Australia’s most populous state has said it will end hotel quarantine for vaccinated international travellers as the government accelerates the lifting of pandemic restrictions.
New South Wales (NSW) State Premier Dominic Perrottet announced on Friday that fully vaccinated travellers who tested negative to Covid-19 before flying to Sydney would be spared 14 days in hotel quarantine from November 1.
The major relaxation of the state’s pandemic restrictions was announced four days after Sydney came out of a 106-day lockdown.
“We can’t live here in a hermit kingdom. We’ve got to open up and this decision today is a big one, but it is the right one to get New South Wales connected globally,” Mr Perrottet said.
“It’s going to be great for our tourism industry, it’s going to be great for tourist operators.”
The federal government announced two weeks ago that vaccinated Australians would be free to travel overseas from November for the first time since March last year.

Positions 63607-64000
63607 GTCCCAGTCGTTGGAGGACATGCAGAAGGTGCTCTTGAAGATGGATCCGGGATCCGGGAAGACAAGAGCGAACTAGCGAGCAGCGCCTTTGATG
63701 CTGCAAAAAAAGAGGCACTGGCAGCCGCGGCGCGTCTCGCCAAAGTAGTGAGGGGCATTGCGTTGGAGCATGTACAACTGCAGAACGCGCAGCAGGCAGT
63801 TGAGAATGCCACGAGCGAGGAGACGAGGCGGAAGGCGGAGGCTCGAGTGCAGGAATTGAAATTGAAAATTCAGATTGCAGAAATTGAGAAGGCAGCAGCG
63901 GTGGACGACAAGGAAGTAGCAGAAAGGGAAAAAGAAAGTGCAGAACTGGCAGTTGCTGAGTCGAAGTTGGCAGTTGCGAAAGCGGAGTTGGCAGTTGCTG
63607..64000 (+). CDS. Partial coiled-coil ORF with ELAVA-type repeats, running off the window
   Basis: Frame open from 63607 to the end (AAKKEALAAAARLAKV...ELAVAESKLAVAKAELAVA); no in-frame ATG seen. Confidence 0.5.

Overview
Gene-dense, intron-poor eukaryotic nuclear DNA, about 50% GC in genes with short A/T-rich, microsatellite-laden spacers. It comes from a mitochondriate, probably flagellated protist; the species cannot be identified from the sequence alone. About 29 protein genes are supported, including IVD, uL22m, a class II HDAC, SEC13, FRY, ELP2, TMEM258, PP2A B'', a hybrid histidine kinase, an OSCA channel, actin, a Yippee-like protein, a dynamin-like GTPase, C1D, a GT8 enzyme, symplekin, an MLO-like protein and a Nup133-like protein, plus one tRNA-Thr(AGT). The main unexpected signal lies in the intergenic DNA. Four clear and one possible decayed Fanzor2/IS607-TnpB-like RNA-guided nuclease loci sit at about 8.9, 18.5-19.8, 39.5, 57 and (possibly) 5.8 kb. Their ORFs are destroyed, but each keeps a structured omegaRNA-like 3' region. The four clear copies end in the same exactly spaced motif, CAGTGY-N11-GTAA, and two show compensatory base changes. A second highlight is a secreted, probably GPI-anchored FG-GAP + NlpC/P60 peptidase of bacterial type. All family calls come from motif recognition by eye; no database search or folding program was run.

New South Wales would become the first state to open because it would be the first to reach the benchmark of 80% of the population aged 16 and older becoming fully vaccinated.
Prime Minister Scott Morrison has yet to say when tourists will be welcomed back to Australia, but has ruled out this year.
After Australian permanent residents and citizens, skilled migrants and students would be given priority over international tourists, he said.
Limits on hotel rooms available for quarantine have been a major barrier for Australians who want to come home.
It is unclear whether returning Australians will be able to avoid hotel quarantine in other states by landing in Sydney then catching domestic flights across state lines.